Staff Perspectives on Working with Aboriginal Offenders who Self-Injure: What Works, What Doesn’t, and the Role of Culture
What it means
Staff who work with Aboriginal offenders who engage in non-suicidal self-injury (NSSI) recommend that intervening or interventions should focus on establishing positive relationships with offenders and addressing their underlying issues, not simply their self-injury. Culturally-specific interventions should be considered for Aboriginal offenders who have not had success with mainstream treatment.
What we found
Two interrelated themes were evident in all of the interviews and focus groups: (1) the recommendation that interventions should treat the whole person, not just the NSSI; and (2) the importance of establishing positive therapeutic relationships with the offenders is fundamental to NSSI treatment. Responding in a supportive and direct way to an individual’s NSSI was identified as an effective method of intervention that also contributes to the establishment of a positive therapeutic alliance. As one participant noted, “[it is most important that offenders know] somebody cares and that spending that time with somebody and building those relationships has another huge impact”. Most participants reported that a team approach is an effective strategy for working with offenders who engage in NSSI.
The differences between Aboriginal and mainstream culture is important to consider when working with Aboriginal offenders. Many Aboriginal offenders have complicated backgrounds that influence their behaviour and their sense of identity that must be taken into consideration. Culturally-based interventions, such as participating in ceremonies and working with Elders, may be particularly helpful for this population. Most approaches that foster supportive and compassionate relationships, however, are likely to be helpful with all offenders who engage in NSSI, and may be particularly important for those who have not had success with mainstream treatment.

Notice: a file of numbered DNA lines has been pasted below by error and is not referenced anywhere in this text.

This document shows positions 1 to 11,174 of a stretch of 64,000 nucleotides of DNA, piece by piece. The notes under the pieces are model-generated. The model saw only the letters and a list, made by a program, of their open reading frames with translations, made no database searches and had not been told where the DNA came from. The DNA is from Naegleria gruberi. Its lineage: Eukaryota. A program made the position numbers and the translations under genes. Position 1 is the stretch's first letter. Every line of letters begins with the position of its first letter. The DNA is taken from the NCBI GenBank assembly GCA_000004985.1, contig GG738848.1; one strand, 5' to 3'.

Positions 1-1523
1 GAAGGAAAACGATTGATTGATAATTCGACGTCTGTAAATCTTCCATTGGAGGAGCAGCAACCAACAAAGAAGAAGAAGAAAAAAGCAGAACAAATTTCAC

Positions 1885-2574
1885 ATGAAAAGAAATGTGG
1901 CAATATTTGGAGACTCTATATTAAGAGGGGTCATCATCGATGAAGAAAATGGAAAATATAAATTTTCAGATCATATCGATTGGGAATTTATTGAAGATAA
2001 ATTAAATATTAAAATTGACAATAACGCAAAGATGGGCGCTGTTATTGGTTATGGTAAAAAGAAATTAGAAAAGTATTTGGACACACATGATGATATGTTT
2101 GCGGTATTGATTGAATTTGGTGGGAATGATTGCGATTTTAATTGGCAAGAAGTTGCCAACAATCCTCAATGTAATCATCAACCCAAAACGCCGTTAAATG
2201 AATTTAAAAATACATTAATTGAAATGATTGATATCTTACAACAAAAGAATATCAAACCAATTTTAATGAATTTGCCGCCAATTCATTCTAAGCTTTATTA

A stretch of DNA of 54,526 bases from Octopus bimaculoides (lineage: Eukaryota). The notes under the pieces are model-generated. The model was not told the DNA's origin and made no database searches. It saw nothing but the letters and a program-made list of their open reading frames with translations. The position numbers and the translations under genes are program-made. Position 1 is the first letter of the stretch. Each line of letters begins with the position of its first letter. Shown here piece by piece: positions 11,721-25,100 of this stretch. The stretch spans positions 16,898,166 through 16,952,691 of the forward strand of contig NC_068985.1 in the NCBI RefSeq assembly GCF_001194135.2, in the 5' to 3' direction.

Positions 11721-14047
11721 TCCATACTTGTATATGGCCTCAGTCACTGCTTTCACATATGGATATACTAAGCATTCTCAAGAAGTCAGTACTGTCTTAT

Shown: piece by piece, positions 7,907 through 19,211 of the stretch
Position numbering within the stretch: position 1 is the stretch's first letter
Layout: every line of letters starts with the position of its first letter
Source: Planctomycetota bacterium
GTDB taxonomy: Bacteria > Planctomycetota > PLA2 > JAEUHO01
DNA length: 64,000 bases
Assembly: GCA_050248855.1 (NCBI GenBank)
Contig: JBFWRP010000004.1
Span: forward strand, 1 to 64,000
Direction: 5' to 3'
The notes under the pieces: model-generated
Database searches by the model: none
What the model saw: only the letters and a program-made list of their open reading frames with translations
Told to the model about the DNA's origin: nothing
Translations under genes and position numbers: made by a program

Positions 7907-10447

Why we did this study
NSSI (any type of deliberately self-inflicted harm or disfigurement that is undertaken without suicidal intent) is one of the most distressing behaviours that mental health professionals deal with, yet there is limited research regarding how staff can effectively interact with offenders to promote better outcomes. Given the number of Aboriginal offenders in CSC and the uniqueness of Aboriginal culture, more information is needed on how to best serve these offenders and examine what role their culture plays in designing effective interventions.
What we did
Fourteen staff members working with Aboriginal offenders in CSC correctional institutions and the community participated in focus groups or one-on-one interviews. The following topics were discussed: 1) experience working with Aboriginal offenders and offenders who self-injure; 2) challenges that arise when working with these groups; 3) treatment of self-injury; and 4) the role of culture in self-injury desistence. All interviews and focus groups were recorded and transcribed verbatim. A phenomenological approach was used to analyze the transcripts. Responses were classified into themes and categories to illustrate the structure or commonalities of experiences described by participants.
For more information
Power, J., Beaudette, J., & Varis, D. (2014). Staff Perspectives on Working with Aboriginal Offenders who Self-Injure: What Works, What Doesn’t, and the Role of Culture (Research Report R-317). Ottawa, ON: Correctional Service of Canada.
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